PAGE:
One twist on the idea of selling physical products is to offer them on a subscription basis instead of shipping them on demand. Primary Book Club does just this: instead of allowing books to be ordered, they ship a new book each month based on your child’s age and reading level.
The subscription model is an excellent way to offer products at a pace you’re comfortable with, and it can also be highly beneficial for items that require replenishment on a regular basis — say, household supplies, food, or coffee.
Believe it or not, any well-loved brand can sell physical goods: their own swag. When customers love your brand, they want to wear it, put stickers of it on their laptops, and show off their love.
Torchy’s Tacos, a popular growing taco chain, got into the eCommerce game by selling their own swag:
Operating a restaurant? Running a popular digital goods brand? Here you are: a bonafide way to expand into physical products, make your customers feel like part of your family, and bring in a little more income. Win-win-win.
Digital products can vary in price, function, and size just as much as physical ones, but with one clear difference: they can’t be handled or used in the “real world.”
This very website is an example of a digital goods store: we sell products that are used to help you grow or improve your online store in some way. Another example is SnapTank, which sells 3D scans used by digital artists, game developers, and more:
SnapTank also allows those who create their own scans to sell them through the store; artists choose their own pricing and receive a majority share of the profit.
Thinking of ways to expand upon your digital goods store or add this format? Much like physical goods, it’s also possible to sell subscriptions to digital products: the ConversionXL Institute sends weekly video courses to subscribers who are interested in learning more about conversion rate optimization.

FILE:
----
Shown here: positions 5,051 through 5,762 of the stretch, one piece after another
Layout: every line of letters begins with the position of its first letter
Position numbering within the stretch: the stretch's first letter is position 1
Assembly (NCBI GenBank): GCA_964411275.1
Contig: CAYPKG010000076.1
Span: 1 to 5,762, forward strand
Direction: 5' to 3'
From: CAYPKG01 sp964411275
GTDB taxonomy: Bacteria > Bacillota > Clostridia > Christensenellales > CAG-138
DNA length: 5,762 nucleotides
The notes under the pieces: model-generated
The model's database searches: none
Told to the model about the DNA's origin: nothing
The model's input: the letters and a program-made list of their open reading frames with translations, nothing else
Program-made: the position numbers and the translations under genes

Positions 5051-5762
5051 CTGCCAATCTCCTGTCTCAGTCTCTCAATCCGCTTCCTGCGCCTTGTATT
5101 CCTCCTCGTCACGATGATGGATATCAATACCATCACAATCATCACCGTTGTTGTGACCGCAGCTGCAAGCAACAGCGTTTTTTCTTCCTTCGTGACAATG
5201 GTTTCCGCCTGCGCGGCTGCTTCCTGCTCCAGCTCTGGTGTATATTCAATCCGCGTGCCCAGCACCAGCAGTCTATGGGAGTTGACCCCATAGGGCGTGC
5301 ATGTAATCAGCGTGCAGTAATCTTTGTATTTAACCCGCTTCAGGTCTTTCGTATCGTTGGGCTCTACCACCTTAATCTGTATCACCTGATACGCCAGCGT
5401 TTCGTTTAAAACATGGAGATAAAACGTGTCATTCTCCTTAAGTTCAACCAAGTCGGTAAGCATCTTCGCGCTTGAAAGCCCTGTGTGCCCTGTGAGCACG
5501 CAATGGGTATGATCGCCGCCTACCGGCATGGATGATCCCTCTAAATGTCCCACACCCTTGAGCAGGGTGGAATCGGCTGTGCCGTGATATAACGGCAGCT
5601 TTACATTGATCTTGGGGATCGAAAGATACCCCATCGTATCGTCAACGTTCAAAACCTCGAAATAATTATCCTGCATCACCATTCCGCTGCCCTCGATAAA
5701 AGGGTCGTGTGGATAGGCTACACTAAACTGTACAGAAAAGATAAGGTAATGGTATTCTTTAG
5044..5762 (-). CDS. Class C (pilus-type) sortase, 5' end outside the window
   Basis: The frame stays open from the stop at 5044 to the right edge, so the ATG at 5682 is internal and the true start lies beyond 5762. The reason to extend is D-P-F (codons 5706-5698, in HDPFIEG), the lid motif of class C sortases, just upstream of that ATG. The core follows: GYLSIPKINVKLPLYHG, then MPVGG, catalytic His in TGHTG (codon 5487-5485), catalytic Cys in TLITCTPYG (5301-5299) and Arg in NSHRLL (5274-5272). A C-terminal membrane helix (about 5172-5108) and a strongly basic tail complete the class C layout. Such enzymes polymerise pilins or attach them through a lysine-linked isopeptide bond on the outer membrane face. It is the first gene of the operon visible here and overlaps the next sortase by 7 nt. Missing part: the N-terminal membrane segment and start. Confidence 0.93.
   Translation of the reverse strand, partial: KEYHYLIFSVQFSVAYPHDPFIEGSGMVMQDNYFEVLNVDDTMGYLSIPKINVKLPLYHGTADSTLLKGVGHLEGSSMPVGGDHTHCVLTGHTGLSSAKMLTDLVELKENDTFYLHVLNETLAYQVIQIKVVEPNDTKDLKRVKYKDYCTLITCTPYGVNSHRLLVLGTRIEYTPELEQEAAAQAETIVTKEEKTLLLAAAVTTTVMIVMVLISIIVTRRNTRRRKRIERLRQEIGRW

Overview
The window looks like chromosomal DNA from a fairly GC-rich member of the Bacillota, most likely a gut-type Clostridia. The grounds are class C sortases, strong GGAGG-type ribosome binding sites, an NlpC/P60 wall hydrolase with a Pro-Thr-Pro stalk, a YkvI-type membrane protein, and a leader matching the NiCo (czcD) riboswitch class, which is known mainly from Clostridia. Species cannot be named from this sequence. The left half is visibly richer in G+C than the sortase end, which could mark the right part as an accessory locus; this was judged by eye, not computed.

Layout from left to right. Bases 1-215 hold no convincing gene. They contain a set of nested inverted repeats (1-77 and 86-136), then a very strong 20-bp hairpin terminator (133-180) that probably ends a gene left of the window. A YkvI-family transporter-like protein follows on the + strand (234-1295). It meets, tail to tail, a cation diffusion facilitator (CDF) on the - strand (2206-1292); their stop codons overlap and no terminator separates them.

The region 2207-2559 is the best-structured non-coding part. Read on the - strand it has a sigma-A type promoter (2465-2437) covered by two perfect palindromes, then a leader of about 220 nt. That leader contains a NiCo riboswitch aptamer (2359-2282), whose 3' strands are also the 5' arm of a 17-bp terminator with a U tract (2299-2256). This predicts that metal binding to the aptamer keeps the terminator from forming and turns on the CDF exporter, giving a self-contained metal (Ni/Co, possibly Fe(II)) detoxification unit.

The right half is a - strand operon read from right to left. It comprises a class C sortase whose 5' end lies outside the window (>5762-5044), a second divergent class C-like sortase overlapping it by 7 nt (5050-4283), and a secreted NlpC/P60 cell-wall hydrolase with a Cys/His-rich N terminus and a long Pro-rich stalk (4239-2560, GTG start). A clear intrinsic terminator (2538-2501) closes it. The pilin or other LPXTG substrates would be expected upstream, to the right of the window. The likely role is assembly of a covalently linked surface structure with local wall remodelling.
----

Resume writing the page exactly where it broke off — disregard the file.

If you’re already selling courses or education online, this model might be a nice twist to bring in more revenue and deliver your knowledge on a convenient basis. The digital format might also be a good alternative for coaches who can’t fulfill their demand for IRL sessions: put your knowledge online, charge for it, and now you’ve got a steady cash flow without the worry of exhausting yourself.
Access to exclusive products or content
Your customers don’t just want amazing products backed by outstanding service (although they do): they want to feel like they’re part of something exclusive, like they’ve discovered a hidden secret. This desire for exclusivity has lead to the popularity of memberships, and with it members-only products or content.
Post Status sports a digital example of this: their club promises members access to an exclusive email newsletter, Slack channel, and other high-quality content focused on WordPress and its community.
Another example: Soccer Tech, a soccer training organization that offers online tutorials for two types of members (coaches and players), billed either monthly or yearly.